Amid plans by the federal government to introduce national dental and pharmacare programs, key stakeholders in the private payer health-care sector should highlight the value of private health plans in Canada, according to a panel during a webinar by the Group Insurance Pharmaceutical Committee last week.
In March, the Liberal Party and the New Democratic Party announced an agreement to deliver national pharmacare and dental-care programs to Canadians. On the heels of the announcement, key industry stakeholders in the private health sector are eagerly awaiting more details on the programs and the impact they could have on employer-sponsored benefits plans.
Read: Liberals, NDP to move forward on dental-care program, national pharmacare
“Private payers certainly see themselves as part of the full Canadian health-care systems,” said Joan Weir, vice-president of group benefits at the Canada Life and Health Insurance Association, during the webinar. “Funding drugs keeps Canadians out of the hospital and helps them manage their conditions well with prescriber oversight. We add value to that full entirety of the Canadian health-care system.”
Weir doesn’t believe the national pharmacare initiative will come to fruition in the next three years. However, she noted the federal government has several peripheral initiatives in play that could eventually lead to a national plan.
Also speaking during the webinar, Joe Farago, executive director of private payers and investment at Innovative Medicines Canada, urged employers to keep in mind that the provinces are the main stakeholders in any implementation of a national pharmacare strategy. Ontario and Quebec have already issued statements noting they won’t allow federal encroachment of their provincial drug reimbursement policies, he said. “It’s going to be a long time until we see significant movement.”
Read: Employers pausing benefits plan redesigns amid talk of national dental, pharmacare programs
While Prince Edward Island was the first province to put its hand up for additional dollars, it really was based on a fill-the-gap model, added Farago, noting the $35 million provided to PEI to advance its implementation of universal pharmacare was a way for the province to fund its drug program, which lagged behind other provinces.
The federal government’s announcement also included establishing an essential medicines list, said Weir, adding that key questions, such as eligibility and funding, for this formulary remain unanswered. As well, the federal alliance included a bulk-buying initiative, which it plans to have in place by the end of 2025. Farago said almost every drug on the essential medicines list will likely already be included on insurers’ private formularies.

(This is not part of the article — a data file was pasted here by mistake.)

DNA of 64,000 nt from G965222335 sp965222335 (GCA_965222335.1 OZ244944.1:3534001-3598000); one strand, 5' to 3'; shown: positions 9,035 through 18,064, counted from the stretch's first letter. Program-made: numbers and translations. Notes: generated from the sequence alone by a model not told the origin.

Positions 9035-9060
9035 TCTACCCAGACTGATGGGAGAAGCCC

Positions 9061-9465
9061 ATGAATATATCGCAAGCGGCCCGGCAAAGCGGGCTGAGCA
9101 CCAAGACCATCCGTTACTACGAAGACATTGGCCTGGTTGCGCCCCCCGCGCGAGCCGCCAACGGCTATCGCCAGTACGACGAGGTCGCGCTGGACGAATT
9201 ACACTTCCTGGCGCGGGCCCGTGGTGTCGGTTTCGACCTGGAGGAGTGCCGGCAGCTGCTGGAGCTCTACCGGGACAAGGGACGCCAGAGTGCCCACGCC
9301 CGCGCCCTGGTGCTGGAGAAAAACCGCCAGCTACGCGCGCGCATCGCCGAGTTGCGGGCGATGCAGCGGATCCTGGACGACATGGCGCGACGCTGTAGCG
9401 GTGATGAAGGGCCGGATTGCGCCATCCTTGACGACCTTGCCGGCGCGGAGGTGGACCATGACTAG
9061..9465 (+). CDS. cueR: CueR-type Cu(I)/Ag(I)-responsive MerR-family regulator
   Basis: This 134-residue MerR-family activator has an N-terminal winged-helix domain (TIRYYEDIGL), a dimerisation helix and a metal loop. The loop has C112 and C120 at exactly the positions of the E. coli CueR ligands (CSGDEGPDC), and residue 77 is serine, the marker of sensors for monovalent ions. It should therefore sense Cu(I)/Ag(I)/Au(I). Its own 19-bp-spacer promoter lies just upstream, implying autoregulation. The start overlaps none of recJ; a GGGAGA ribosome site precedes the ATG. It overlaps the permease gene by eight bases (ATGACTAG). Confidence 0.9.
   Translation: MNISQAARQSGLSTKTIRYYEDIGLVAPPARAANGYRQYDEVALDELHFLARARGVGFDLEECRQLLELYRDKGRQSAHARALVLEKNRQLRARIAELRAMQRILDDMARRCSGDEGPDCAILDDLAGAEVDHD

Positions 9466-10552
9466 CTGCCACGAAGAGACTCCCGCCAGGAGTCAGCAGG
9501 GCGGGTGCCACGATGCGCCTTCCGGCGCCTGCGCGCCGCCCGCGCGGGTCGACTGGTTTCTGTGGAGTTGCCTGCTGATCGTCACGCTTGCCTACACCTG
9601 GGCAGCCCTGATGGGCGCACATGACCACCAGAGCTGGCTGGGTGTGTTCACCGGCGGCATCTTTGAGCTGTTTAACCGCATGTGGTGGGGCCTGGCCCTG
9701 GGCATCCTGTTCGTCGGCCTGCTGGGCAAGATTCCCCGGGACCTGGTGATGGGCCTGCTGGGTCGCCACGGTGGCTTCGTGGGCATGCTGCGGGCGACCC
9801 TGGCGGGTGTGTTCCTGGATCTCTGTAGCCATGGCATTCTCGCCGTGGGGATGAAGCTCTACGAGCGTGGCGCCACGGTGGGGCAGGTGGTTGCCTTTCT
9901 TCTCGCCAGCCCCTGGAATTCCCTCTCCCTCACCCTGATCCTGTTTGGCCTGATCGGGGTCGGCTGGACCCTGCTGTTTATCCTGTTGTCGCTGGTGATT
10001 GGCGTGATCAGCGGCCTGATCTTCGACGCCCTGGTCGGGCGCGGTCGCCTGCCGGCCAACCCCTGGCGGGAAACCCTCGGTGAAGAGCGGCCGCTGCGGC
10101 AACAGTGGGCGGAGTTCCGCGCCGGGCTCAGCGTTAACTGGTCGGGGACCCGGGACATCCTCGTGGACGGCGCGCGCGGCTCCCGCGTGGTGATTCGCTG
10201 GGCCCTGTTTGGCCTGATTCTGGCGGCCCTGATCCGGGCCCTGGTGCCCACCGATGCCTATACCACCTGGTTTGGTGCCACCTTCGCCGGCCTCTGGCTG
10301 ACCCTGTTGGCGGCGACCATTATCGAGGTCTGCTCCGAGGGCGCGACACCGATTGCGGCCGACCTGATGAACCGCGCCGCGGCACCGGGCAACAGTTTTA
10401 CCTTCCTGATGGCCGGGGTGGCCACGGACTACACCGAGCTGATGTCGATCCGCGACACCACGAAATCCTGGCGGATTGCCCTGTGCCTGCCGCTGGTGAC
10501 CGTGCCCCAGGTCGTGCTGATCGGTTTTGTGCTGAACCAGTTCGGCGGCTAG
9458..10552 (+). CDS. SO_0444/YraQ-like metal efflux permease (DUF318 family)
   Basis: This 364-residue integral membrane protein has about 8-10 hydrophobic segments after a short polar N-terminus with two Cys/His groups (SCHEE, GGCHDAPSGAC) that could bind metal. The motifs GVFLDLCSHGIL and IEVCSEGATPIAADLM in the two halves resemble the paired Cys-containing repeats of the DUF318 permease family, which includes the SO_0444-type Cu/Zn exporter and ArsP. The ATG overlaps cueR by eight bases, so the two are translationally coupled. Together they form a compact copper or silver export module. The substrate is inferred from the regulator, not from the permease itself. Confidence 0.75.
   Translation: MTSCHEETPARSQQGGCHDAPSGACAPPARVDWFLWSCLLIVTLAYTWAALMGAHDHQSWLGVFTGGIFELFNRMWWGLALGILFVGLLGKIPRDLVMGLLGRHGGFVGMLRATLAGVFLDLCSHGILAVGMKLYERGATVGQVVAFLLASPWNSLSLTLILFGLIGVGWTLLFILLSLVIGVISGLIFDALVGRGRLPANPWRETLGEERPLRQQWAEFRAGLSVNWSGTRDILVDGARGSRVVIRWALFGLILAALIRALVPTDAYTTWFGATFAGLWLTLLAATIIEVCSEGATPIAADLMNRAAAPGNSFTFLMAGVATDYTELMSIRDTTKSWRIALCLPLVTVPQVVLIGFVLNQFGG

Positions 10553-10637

Questions still abound regarding the feds’ proposed national dental-care plan as well, said Weir, particularly on whether it will primarily be available to the uninsured and not for Canadians with private benefits coverage. But any successful national dental-care plan also hinges on adoption by the provinces, she pointed out. She cautioned employers making changes to their plans to consider whether the public plan will provide the type of dental care without wait lists that currently exists today or that attracts and retains employees.
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And while the government’s announcement didn’t include much about plans for drugs for rare diseases, work is going on behind the scenes in this area with the Canadian Drug Agency, noted Weir. In 2020, private insurers paid out $650 million on drugs for rare diseases to more than 15,000 Canadians, so private payer stakeholders are rightfully wondering what a new model might look like under the new alliance, she said.
Weir surmised that the public or private plan may pay out a claim up to a certain threshold — for example, $80,000. If the drug is $120,000, then the remaining $40,000 could then go onto the drug agency for payment or it could be shared in some way by the participants in a risk pool, she explained. “If there were three payers, the formulary and the eligibility criteria would all be determined jointly by all three — public, private and Health Canada.”
Private health plans have been one of Canada’s most under-appreciated capabilities, said Cole Pinnow, president of Pfizer Canada, also speaking during the webinar. Canadians with a private plan have a two-fold increase to access in treatment, he added, noting those treatments are made available much sooner than they would for someone solely on a public plan. “Having earlier access to innovative treatments has a huge impact on employers, workers and the economy.”
There are 26 million Canadians with private drug coverage and the onus is on this group to highlight the value of private health benefits, said Farago.
Read: An update on Canada’s national strategy for drugs for rare diseases